Michael P. Farris argued the cause and filed briefs for petitioner.
IV. THE SUPREME COURT'S DECISION:
"We are guided, as was the court below, by the three-part test set out by this Court in Lemon.... Our analysis relating to the first prong of that test is simple: all parties concede the unmistakably secular purpose of the Washington program. That program was designed to promote the well-being of the visually handicapped through the provision of vocational rehabilitation services, and no more than a minuscule amount of the aid awarded under the program is likely to flow to religious education. No party suggests that the State's 'actual purpose' in creating the program was to endorse religion or that the secular purpose articulated by the legislature is merely 'sham.'
The answer to the question posed by the second prong of the Lemon test is more difficult.... The question presented is whether, on the facts as they appear in the record before us, extension of aid to petitioner and the use of that aid by petitioner to support his religious education is a permissible transfer... or is an impermissible 'direct subsidy.'
Certain aspects of Washington's program are central to our inquiry. As far as the record shows, vocational assistance provided under the Washington program is paid directly to the student, who transmits it to the educational institution of his or her choice. Any aid provided under Washington's program that ultimately flows to religious institutions does so only as a result of the genuinely independent and private choices of aid recipients. Washington's program is 'made available generally without regard to the sectarian-nonsectarian, or public-nonpublic nature of the institution benefited,' and is in no way skewed towards religion. ...In this case, the fact that aid goes to individuals means that the decision to support religious education is made by the individual, not by the State.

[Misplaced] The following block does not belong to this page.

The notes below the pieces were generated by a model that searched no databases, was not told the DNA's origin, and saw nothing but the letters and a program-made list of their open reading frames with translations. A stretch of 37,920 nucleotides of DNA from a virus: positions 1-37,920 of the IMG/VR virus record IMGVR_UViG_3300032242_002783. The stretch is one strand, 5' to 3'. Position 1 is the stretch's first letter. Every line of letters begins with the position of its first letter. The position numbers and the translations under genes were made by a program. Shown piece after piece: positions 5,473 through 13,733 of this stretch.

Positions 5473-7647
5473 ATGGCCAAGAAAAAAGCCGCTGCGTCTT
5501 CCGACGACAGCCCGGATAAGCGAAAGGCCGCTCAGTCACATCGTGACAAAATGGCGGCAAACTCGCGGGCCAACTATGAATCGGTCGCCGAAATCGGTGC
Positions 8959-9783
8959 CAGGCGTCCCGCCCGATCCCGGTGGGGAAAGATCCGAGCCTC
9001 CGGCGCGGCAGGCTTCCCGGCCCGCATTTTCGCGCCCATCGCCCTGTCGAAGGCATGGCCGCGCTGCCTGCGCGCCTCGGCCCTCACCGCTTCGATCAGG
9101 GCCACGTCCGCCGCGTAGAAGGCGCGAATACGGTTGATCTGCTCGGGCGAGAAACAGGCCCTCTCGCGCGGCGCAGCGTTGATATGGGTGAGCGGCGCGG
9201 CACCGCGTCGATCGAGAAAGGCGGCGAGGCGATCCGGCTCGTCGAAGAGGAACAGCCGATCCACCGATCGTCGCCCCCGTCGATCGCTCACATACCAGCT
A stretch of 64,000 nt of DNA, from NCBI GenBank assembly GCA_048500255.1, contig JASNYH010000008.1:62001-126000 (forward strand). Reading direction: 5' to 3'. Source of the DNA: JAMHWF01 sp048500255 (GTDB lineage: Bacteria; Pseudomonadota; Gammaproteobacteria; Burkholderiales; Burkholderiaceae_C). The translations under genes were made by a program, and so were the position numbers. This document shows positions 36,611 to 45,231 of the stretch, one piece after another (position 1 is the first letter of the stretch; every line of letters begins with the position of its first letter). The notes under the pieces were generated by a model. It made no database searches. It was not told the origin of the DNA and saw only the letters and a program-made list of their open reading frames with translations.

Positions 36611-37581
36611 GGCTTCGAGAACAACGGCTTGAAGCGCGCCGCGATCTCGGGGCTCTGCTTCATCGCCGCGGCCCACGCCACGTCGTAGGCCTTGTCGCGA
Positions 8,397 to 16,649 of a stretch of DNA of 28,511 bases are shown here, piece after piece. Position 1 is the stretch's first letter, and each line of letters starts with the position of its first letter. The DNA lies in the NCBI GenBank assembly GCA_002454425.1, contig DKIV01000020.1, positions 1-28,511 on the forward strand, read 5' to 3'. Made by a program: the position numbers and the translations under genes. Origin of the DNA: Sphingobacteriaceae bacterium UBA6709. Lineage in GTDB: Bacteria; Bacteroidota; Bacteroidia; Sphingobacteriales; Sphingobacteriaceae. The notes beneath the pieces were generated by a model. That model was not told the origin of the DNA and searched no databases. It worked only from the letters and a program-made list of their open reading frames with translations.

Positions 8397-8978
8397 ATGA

On the facts we have set out, it does not seem appropriate to view any aid ultimately flowing to the Inland Empire School of the Bible as resulting from a state action sponsoring or subsidizing religion. Nor does the mere circumstance that petitioner has chosen to use neutrally available state aid to help pay for his religious education confer any message of state endorsement of religion. ...On the facts present here, we think the Washington program works no state support of religion prohibited by the Establishment Clause."
The US Supreme Court reversed and remanded the judgment of the Supreme Court of Washington.
Justice Vote: 0 Pro vs. 9 Con
Marshall, T. Con (Wrote majority opinion)
Burger, W. Con (Joined majority opinion)
Brennan, W. Con (Joined majority opinion)
White, B. Con (Wrote concurring opinion)
Blackmun, H. Con (Joined majority opinion)
Powell, L. Con (Wrote concurring opinion)
Rehnquist, W. Con (Joined majority opinion)
Stevens, J.P. Con (Joined majority opinion)
O'Connor, S.D. Con (Wrote concurring opinion)
V. A WIN OR LOSS FOR THE ACLU?
The ACLU, as amicus curiae, urged affirmance of the Supreme Court of Washington's judgment; the Supreme Court reversed and remanded in a 9-0 vote, giving the ACLU an apparent loss.